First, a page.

Tuesday, January 03, 2012

The Saga of Patrick Ross -- Part the Second

When last we saw Patrick Ross, the Wonder Mullet and U of A frat boi, his months-long campaign of virulent smear and defamation had finally culminated in his pulling out of his pock-marked, doughy ass an accusation that I was a pedophile. It was at that point that patience was no longer an option, whereupon I hired a lawyer and, in early February of 2010, I served Patrick Ross with the standard Notice of Libel. And herein lies the first of many lessons to mouthy, preening, self-absorbed, retarded wingnuts everywhere.

I did not, as wingnuts are wont to do, threaten to sue. I did not howl publicly, nor brag, nor bluster. I served. That’s because, unlike the vast majority of Canada’s dull-witted wankers, I actually took the time to figure out what the word “defamation” means — unlike the aforementioned wanks, who have an annoying habit of screeching idiocy like, “You called me a ‘yappy douchenozzle’! I’m suing!!!!!”

I did not do that; I did the grown-up thing in hiring an actual lawyer and paying him to draft said Notice of Libel which clearly described my grievance in detail, and demanding a public apology, whereupon said Notice of Libel was correctly and properly served on one U of Alberta undergrad and frat boi Patrick Ross in Edmonton. And this is where the entertainment truly began, because there’s nothing that spells “recipe for disaster” like a pompous, pretentious, beer-swilling, WWE-obsessed, twenty-something undergrad that decides he doesn’t need his own lawyer because he’s super-duper Inspector Gadget smart and has the Intertoobz and, besides, he’s seen every episode of “Law and Order” since the beginning so there.

That’s right — having been served with a real Notice of Libel, Patrick “Mullet the Wonder Doofus” Ross decided he didn’t need a lawyer. The mind reels. But it just gets funnier (as you knew it would).

At this point, most sane human beings would take a look at the unpleasant legal document that’s just been placed in their hands by a very serious process server, and would probably think, “Uh oh … this is not good and maybe I’ve taken this a bit too far and maybe I better walk it back.” Most sane human beings would do that.

Patrick Ross is, by all accounts, not a sane human being.

Patrick’s first response to said Notice was to (and I am not making this up) threaten my lawyer. You read that correctly — Patrick Ross concluded that, having been served, his first course of action was to screech and howl at the lawyer whose only offense was to do what I had hired him to do. This is what comes of deciding you’re too clever to need a lawyer. And then it got stupider. (By the way, the phrase “and then it got stupider” will come up on a regular basis so you might want to get used to it.)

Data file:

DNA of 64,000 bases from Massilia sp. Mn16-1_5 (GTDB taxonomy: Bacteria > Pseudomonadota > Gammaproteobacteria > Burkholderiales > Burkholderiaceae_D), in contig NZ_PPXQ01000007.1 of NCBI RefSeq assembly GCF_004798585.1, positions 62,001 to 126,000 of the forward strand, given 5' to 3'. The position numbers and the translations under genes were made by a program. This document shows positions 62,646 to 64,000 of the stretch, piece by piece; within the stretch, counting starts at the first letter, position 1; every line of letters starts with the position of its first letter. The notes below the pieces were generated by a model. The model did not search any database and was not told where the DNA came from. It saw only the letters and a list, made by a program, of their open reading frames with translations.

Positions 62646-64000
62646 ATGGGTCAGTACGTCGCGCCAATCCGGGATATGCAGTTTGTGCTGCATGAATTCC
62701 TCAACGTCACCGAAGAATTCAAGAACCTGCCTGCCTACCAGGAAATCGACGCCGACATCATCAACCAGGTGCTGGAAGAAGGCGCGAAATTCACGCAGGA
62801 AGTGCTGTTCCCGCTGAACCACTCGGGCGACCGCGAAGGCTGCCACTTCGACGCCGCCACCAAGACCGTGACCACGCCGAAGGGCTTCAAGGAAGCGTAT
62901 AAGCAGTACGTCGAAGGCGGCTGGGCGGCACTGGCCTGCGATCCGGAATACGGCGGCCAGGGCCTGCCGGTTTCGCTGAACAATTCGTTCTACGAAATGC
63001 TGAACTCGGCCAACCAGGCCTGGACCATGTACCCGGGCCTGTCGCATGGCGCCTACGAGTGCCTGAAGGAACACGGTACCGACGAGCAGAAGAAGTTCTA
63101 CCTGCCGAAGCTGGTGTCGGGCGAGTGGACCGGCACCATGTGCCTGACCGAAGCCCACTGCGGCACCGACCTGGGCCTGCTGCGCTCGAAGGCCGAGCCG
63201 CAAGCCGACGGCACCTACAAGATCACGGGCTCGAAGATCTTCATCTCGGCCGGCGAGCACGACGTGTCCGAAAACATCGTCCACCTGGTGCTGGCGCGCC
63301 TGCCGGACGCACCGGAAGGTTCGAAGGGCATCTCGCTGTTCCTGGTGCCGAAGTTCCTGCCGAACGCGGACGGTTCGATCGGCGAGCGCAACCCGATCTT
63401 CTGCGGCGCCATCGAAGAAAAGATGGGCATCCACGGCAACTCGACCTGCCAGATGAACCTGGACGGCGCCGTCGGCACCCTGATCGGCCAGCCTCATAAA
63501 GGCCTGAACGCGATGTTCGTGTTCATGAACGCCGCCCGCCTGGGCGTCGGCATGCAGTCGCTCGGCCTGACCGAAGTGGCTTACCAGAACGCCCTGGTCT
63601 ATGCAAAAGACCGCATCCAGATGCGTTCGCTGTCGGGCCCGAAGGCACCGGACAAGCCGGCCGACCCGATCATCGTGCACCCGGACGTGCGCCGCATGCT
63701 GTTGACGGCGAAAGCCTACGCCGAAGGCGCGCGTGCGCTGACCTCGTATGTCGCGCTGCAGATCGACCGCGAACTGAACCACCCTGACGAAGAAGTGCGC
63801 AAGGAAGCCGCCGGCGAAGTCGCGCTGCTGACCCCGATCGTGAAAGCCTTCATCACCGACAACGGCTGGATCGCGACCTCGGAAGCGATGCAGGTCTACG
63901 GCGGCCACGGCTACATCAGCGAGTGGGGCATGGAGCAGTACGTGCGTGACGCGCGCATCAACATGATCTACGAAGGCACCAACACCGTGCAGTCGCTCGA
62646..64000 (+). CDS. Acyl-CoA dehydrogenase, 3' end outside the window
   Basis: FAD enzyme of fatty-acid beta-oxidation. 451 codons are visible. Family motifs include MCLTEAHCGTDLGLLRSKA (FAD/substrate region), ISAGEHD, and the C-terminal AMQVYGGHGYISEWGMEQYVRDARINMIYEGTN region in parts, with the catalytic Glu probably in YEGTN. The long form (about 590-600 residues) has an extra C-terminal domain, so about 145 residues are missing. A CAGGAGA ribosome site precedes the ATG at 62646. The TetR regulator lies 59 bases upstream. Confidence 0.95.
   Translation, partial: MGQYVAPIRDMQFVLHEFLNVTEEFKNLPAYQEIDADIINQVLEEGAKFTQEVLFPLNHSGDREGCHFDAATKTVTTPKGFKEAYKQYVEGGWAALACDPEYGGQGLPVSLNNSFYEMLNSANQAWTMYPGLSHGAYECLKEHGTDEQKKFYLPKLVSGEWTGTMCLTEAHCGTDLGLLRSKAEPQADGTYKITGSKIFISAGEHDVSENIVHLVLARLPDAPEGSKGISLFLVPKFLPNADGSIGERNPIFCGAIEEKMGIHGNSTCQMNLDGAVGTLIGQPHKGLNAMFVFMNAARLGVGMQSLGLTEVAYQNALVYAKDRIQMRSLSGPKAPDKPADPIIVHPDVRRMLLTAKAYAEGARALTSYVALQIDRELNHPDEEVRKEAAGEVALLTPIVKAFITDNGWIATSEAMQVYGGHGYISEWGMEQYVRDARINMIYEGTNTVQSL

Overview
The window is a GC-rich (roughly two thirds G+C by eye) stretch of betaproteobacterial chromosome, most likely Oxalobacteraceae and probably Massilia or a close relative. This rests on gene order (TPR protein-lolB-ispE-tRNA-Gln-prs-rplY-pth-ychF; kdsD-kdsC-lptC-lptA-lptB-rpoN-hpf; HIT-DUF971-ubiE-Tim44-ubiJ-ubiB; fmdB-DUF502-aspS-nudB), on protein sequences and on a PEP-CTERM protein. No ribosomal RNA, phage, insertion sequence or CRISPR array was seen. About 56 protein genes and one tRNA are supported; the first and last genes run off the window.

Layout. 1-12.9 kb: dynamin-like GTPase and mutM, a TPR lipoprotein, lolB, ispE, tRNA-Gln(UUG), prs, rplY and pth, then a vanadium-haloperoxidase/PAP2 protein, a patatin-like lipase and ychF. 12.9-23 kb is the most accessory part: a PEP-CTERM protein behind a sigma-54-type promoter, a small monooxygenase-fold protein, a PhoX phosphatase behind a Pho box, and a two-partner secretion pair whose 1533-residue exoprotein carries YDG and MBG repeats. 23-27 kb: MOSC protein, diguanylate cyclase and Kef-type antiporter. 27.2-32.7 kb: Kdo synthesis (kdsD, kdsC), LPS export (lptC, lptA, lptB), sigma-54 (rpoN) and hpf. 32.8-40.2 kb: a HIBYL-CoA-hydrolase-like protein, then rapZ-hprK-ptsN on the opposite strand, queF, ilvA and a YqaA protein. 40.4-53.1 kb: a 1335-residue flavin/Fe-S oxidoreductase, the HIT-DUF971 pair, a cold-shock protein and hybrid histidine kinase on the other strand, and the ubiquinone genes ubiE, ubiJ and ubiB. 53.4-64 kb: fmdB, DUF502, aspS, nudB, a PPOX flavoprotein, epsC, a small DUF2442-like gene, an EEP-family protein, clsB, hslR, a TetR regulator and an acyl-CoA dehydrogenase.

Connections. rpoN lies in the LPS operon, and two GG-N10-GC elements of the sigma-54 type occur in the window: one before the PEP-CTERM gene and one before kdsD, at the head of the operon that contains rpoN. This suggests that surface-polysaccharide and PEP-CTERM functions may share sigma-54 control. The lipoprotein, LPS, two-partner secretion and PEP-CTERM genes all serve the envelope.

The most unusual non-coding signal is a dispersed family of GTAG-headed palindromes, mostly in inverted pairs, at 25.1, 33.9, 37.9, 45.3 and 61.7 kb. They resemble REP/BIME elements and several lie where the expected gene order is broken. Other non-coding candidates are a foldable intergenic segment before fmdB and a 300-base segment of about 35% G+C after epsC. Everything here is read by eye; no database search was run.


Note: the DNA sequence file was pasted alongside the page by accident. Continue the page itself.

Patrick Ross next decided that the proper course of action would be to demean the Notice publicly, whereupon he made the nad-grindingly inane decision to brag to anyone who would listen how this was just awesome and he couldn’t wait to take me on in a courtroom and personally cross-examine me on the stand and expose my perfidy to the world. Oh, and he actually made the promise that he would “make [my] big, bad lawyer cry.” Yes, Patrick Ross smirked in public that he was looking forward to the eventual legal smackdown.

And then it got stupider.

On top of all of the above, Patrick Ross then publicly bragged in someone else’s comments section that he had shown the Notice of Libel to a lawyer (apparently not one that he had hired), and that that lawyer had “laughed” at it.

Pause with me for a minute and let’s think about that last claim.

If you’re served with a Notice of Libel for calling someone a pedophile, because you’ve actually accused someone of being a pedophile, and you take that Notice to a lawyer, there are a number of possible responses. If there’s a case, the lawyer should advise you of that. If there’s not much of a case, the lawyer should advise you of that as well. What the lawyer probably shouldn’t do is laugh at the Notice. That sort of behaviour is what we’d normally call really, really fucking stupid legal advice. But it’s what Patrick Ross claims happened.

It’s hard to believe that any lawyer would give that kind of counsel, but it’s the story Patrick Ross was now telling, and it’s apparently what inspired him to behave like what I began to call “The Dumbest Defendant in the History of Defendantdom.” But I tarry. Onward.

Having responded to the February 2010 Notice of Libel with nothing but scorn, mockery, derision and intimidation (and more than a smattering of illiteracy and bad grammar), Patrick Ross left me with very little choice, at which point I instructed my lawyer to do the obvious thing and in April of 2010, Patrick Ross was served with a Statement of Claim listing his offenses and what I was suing for.